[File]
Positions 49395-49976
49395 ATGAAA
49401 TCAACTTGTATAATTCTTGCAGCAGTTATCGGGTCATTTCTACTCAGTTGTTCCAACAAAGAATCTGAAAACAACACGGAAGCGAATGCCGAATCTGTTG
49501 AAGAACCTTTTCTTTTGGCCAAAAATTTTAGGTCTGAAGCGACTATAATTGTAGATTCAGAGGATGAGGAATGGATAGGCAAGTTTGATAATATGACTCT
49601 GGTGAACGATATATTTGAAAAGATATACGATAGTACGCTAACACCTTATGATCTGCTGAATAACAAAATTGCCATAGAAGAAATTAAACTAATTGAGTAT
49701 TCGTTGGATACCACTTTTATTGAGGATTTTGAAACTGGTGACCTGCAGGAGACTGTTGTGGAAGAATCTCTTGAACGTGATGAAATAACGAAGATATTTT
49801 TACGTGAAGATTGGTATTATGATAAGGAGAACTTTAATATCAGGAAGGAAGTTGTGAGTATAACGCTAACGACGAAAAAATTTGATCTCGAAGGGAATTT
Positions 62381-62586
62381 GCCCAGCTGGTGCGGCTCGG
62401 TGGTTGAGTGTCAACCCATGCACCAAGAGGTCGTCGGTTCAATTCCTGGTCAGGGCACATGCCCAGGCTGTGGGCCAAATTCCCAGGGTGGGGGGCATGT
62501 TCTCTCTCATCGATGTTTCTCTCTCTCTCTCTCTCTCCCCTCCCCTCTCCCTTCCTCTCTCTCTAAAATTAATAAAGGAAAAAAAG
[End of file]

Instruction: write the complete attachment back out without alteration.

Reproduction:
Positions 49395-49976
49395 ATGAAA
49401 TCAACTTGTATAATTCTTGCAGCAGTTATCGGGTCATTTCTACTCAGTTGTTCCAACAAAGAATCTGAAAACAACACGGAAGCGAATGCCGAATCTGTTG
49501 AAGAACCTTTTCTTTTGGCCAAAAATTTTAGGTCTGAAGCGACTATAATTGTAGATTCAGAGGATGAGGAATGGATAGGCAAGTTTGATAATATGACTCT
49601 GGTGAACGATATATTTGAAAAGATATACGATAGTACGCTAACACCTTATGATCTGCTGAATAACAAAATTGCCATAGAAGAAATTAAACTAATTGAGTAT
49701 TCGTTGGATACCACTTTTATTGAGGATTTTGAAACTGGTGACCTGCAGGAGACTGTTGTGGAAGAATCTCTTGAACGTGATGAAATAACGAAGATATTTT
49801 TACGTGAAGATTGGTATTATGATAAGGAGAACTTTAATATCAGGAAGGAAGTTGTGAGTATAACGCTAACGACGAAAAAATTTGATCTCGAAGGGAATTT
Positions 62381-62586
62381 GCCCAGCTGGTGCGGCTCGG
62401 TGGTTGAGTGTCAACCCATGCACCAAGAGGTCGTCGGTTCAATTCCTGGTCAGGGCACATGCCCAGGCTGTGGGCCAAATTCCCAGGGTGGGGGGCATGT
62501 TCTCTCTCATCGATGTTTCTCTCTCTCTCTCTCTCTCCCCTCCCCTCTCCCTTCCTCTCTCTCTAAAATTAATAAAGGAAAAAAAG